The Olympics has been quite surprising to me for a number of reasons. First, nothing (yet) major has gone wrong. Yes the security has required a contingency plan (but it was there in place to be used), yes some seats are empty (again not unexpected, nor not easily solved) and yes, the UK has not won every medal going so far. Overall though, a major project seems to have gone so far without a major hitch.

I remember attending, a few years ago, a lecture by the then head of audit of the London Olympic organising committee. At that point you could see it was a project on track, but under pressure. Now I empathised with their position. It is challenging for internal audit to add value to project work, because to provide a robust opinion requires a good understanding of a lot of factors, information, evidence, opinions and the real killer – context. It is difficult to call from an assurance perspective (as indeed project delivery is difficult to call). This is all the more difficult because projects are fast-moving. By the time the audit has formed a view, the detail and context of the project has moved on. For internal audit then you have a few options. To audit the framework of project delivery, that is, will the project’s structures, governance and oversight enable it to deliver under normal circumstances. To audit the project at milestone points – has the project to date achieved x% of the intended 100%? To audit the outcome – has the project delivered against the original initiation document and business case? or to dipstick audit elements of it whilst ongoing. So have the internal auditors for LOCOG got it right? – well it appears so. Are the current issues within the risk appetite overall? I suspect yes.

The other interesting thing is the sheer Britishness of the approach. The opening ceremony has been near universally recognised as successful, in particular in its recognition of Britishness. I see a very British and distinct model of internal audit developing, and it draws on the underlying themes from the opening ceremony. First the British have a sense of putting the here and now in a much longer context of continuity. We, as a nation, have a common, continuous history, with stable and well-founded institutions at their heart. The BBC for example. Its coverage of the games has been world class to date. Yet the British have a sense of pragmatism and making things work with humour. There is no sense of being rule-bound where this is unhelpful or unnecessary. Her Majesty the Queen’s appearance with Daniel Craig as the fictional James Bond was a masterstroke of being popular, even populist, whilst retaining dignity. It is a very British thing to laugh and poke fun at our institutions and they themselves, yet to hold utmost respect for them.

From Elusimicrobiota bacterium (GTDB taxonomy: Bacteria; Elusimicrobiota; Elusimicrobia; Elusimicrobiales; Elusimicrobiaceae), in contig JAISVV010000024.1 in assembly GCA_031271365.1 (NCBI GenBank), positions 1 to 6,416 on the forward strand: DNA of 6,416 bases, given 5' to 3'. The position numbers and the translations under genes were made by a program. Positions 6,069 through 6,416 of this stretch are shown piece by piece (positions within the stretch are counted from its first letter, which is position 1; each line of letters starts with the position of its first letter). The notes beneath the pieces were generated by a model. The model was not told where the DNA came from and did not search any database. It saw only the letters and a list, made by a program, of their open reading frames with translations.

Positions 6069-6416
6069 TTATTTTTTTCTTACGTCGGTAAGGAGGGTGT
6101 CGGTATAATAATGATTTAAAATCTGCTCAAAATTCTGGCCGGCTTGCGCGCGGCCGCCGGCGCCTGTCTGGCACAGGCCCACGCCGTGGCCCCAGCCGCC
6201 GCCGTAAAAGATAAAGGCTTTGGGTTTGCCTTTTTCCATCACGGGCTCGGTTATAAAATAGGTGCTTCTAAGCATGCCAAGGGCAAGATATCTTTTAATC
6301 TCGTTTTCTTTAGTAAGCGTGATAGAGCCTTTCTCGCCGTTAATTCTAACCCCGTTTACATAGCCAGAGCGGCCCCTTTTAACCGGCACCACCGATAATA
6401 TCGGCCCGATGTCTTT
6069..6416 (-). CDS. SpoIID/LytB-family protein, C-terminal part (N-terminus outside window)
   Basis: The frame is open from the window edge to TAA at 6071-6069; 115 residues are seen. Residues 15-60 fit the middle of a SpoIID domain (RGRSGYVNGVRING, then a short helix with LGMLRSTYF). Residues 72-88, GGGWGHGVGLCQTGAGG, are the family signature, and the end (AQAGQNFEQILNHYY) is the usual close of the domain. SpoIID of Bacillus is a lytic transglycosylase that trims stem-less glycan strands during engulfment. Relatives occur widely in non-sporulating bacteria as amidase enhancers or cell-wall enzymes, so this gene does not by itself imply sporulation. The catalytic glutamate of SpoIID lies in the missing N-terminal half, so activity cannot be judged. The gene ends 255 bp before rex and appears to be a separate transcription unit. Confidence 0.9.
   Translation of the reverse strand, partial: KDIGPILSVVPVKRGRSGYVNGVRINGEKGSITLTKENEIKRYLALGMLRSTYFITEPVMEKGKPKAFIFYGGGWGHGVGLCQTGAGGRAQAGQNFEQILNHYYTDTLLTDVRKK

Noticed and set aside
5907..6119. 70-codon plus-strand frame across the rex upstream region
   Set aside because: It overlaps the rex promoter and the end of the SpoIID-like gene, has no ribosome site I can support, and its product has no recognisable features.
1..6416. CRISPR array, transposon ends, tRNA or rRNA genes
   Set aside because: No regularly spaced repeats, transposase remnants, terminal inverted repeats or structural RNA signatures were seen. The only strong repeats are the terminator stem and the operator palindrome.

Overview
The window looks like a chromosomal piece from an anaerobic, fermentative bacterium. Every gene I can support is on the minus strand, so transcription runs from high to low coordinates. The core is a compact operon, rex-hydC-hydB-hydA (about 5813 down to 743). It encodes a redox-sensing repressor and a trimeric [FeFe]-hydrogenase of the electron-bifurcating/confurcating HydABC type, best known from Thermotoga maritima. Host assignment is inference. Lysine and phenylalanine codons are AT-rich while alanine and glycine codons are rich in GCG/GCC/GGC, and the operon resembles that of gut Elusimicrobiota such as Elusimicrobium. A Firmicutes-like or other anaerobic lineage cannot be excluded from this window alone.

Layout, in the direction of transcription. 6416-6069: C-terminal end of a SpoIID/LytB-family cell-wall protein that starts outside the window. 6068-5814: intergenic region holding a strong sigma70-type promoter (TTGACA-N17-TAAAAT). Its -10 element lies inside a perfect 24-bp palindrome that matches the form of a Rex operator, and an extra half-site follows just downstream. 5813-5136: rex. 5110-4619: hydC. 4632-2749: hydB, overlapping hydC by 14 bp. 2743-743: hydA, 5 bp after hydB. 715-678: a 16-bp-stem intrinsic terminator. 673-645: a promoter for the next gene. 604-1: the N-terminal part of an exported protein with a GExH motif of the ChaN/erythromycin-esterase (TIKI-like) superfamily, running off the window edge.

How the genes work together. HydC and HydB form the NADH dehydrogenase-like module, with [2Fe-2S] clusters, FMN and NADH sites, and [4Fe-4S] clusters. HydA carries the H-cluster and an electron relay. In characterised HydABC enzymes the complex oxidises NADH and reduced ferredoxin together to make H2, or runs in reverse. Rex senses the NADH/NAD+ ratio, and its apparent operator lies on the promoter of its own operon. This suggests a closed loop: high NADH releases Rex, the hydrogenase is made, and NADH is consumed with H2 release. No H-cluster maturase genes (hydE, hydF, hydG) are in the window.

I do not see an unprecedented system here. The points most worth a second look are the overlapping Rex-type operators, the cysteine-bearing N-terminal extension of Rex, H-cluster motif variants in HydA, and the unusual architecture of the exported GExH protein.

So I think it is with British internal audit. Yes we like order, rules, principles and organised activity. We are not yet rule bound beyond the point of pragmatism. Internal audit in the British sense I hope will not yield to the rules-based, mechanical and non-strategic approach that typifies, to some extent, our international colleagues.

British internal audit is rules-conscious but not rules-bound. We have a sense of principles-based pragmatism that makes sense of an ever changing and complex world around us. This will require internal audit to avoid the thirst for ever more ‘guidance’ and to retain a pragmatic, thinking, contingent approach to our work. After all our management colleagues have to deal with the imperfect – why should we not face the challenges full square with them?

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